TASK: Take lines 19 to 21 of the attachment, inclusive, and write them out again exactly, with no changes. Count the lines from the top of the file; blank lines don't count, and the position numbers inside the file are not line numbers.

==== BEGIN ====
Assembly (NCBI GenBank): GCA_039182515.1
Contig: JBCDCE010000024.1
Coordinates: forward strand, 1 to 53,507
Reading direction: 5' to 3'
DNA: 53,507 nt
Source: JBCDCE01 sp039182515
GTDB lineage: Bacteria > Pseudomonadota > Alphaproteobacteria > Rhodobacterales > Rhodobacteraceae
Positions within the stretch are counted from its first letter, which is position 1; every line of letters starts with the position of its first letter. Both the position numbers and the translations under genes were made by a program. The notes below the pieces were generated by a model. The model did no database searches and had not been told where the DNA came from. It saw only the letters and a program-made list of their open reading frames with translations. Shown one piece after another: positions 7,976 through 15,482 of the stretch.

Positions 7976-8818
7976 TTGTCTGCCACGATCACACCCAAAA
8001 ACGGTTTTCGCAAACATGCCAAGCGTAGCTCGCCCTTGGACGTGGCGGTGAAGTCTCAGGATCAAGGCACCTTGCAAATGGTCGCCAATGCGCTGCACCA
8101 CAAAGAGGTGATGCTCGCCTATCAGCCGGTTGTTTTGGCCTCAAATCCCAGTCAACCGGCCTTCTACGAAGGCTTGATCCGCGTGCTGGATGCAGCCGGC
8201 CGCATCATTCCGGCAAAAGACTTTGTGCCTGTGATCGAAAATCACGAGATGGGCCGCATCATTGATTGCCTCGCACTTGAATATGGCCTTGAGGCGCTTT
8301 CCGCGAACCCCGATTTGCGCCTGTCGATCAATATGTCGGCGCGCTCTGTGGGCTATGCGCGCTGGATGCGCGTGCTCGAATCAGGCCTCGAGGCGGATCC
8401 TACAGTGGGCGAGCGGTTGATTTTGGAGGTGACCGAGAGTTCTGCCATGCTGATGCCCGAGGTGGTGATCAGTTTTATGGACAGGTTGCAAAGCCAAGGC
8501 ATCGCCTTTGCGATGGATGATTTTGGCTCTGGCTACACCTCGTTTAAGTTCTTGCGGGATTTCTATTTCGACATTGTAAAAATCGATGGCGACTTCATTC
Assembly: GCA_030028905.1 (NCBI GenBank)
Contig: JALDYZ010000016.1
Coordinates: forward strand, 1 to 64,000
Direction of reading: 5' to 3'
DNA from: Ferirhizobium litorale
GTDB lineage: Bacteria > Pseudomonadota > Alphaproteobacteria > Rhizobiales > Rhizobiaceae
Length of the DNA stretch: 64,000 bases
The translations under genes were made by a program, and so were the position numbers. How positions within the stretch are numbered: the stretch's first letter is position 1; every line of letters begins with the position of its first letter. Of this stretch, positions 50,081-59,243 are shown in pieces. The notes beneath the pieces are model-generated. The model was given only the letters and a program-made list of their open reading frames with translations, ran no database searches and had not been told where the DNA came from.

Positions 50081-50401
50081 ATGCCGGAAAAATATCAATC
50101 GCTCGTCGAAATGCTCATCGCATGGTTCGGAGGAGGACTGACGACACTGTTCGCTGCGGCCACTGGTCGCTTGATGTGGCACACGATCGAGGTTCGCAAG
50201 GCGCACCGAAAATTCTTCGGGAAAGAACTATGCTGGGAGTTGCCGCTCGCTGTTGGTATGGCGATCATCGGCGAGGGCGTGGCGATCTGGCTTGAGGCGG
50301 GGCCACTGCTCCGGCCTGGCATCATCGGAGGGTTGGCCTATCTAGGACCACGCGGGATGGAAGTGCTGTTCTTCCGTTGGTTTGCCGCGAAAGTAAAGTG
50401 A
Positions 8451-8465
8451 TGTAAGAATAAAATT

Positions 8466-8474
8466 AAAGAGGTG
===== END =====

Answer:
Coordinates: forward strand, 1 to 64,000
Direction of reading: 5' to 3'
DNA from: Ferirhizobium litorale